Bangladesh can benefit greatly from the establishment of an Indo-Pacific economic corridor if it can overcome the troublesome legacy of its past and come together around a democratic political transition in the coming months, said an US official.
“Bangladesh, where I was earlier this week, stands to benefit greatly from the establishment of an Indo-Pacific economic corridor if it can conquer the divisive legacy of its past and come together around a democratic political transition in the coming months,” said US Assistant Secretary for South and Central Asian Affairs Nisha Desai Biswal.
Biswal, who had been on a three-day visit here last week, made the remark at her swearing-in ceremony in Washington on November 21, according to the US State Department.
“She spoke forcefully about the need for leaders to rise above partisan differences and find a peaceful way towards the ballot box. All of us know that the countries she’s going to represent are complicated and have been going through enormous challenges,” he said.
America’s prosperity rests more than ever in the strength of their links to this region, Kerry said.
“Nisha’s experience and the success that so many Indian Americans bring to the American table show to everybody in the world the deep ties that we have between the United States and India.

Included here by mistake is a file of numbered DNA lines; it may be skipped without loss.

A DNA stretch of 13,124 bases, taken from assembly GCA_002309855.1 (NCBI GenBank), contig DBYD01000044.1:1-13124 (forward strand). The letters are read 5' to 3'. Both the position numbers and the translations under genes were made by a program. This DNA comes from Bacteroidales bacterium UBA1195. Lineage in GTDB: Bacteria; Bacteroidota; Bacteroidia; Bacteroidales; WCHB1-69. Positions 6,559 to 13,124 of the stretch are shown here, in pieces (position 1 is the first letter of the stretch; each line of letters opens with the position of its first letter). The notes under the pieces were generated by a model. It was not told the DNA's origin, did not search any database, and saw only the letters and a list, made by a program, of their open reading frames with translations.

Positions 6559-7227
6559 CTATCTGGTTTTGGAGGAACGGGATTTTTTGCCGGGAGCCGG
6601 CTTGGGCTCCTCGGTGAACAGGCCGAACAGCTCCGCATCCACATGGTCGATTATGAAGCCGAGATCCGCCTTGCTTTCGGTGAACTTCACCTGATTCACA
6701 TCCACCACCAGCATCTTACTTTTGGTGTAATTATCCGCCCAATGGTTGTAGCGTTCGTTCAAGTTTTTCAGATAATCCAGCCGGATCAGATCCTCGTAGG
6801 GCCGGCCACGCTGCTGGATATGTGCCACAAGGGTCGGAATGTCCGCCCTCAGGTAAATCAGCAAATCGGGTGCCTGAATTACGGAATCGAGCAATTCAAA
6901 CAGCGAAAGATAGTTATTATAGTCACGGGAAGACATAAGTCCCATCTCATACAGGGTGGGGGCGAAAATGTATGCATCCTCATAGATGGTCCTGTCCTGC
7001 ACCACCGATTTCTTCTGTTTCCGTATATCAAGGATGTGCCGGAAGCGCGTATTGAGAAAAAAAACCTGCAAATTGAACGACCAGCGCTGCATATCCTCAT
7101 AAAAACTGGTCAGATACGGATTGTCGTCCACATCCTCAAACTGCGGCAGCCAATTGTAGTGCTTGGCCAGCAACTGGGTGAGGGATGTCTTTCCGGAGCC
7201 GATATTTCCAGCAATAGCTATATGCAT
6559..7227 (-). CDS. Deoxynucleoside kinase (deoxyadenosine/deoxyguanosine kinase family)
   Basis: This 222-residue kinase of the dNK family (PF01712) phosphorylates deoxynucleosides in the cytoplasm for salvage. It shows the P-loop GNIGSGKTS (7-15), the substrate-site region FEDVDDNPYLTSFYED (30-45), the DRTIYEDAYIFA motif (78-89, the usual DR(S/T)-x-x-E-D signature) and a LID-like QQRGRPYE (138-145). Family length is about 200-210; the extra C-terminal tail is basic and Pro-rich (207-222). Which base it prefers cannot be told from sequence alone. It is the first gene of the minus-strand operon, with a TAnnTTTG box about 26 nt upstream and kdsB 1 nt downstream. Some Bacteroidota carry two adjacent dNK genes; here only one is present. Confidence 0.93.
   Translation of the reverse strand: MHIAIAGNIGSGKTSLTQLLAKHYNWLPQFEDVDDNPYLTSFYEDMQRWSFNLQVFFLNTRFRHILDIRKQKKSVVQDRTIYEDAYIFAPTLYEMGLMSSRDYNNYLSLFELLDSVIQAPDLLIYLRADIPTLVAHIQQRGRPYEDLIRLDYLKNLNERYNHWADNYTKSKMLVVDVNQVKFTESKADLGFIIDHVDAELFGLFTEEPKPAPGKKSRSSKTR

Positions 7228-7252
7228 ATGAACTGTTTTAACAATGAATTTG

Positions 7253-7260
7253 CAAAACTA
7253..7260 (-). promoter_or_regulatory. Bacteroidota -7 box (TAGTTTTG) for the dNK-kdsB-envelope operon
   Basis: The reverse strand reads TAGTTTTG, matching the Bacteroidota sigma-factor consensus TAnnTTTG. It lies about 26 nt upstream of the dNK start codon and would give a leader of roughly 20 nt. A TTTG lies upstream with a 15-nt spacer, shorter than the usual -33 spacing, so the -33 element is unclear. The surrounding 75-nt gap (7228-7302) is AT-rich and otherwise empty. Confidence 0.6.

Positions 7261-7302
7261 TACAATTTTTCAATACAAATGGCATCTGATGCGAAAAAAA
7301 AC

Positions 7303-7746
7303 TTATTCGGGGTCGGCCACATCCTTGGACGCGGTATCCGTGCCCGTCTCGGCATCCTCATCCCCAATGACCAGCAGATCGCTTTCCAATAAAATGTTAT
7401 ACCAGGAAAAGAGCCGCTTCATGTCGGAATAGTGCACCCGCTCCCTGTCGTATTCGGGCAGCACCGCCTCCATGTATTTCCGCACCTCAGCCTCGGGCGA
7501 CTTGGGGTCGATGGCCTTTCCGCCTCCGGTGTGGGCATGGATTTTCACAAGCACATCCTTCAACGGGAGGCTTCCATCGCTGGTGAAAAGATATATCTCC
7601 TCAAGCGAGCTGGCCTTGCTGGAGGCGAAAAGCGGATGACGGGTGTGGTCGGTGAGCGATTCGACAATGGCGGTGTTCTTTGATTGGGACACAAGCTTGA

“And I know that we’re going to unlock the enormous potential of stronger economic, security, and cultural ties between our countries,” he added.
Biswal in her speech said South and Central Asia is a region of extraordinary geographic, linguistic and cultural diversity, and it is a region of great natural beauty and vibrant societies, and as the Secretary noted, it is a region in the midst of great transition.
“In fact, there are political transitions in five of the countries of South and Central Asia between this fall and next spring, and many are apprehensive about the elections that lie ahead,” she said.
But, Biswal added, there’s also great opportunity in the region as they seek to support an integrated and interconnected landscape of trade and economic opportunity.
“The rebalance to Asia is fundamentally about the recognition that this continent, including South and Central Asia will play a growing role in global politics, security, and economics in the 21st century, and that the prosperity and security of the United States is vitally linked to the prosperity and security of Asia.”
By some estimates, Asia will make up 50 percent of global GDP in the coming decades – 50 percent of global GDP, she mentioned.
It can realize this extraordinary potential only if the countries of the region address the challenges of inadequate governance, pervasive corruption, countering terrorism and violent extremism, advancing human dignity and human rights, promoting sustainable and inclusive growth, and protecting the environment and mitigating global climate change, Biswal said.
“With the nascent political transition in Myanmar, there is a historic opportunity to connect the countries of South Asia with the countries of Southeast Asia in an integrated economic landscape.
“And we see India, already an economic and global power, making key investments in infrastructure to capacitate that connectivity with the economies of ASEAN,” she added.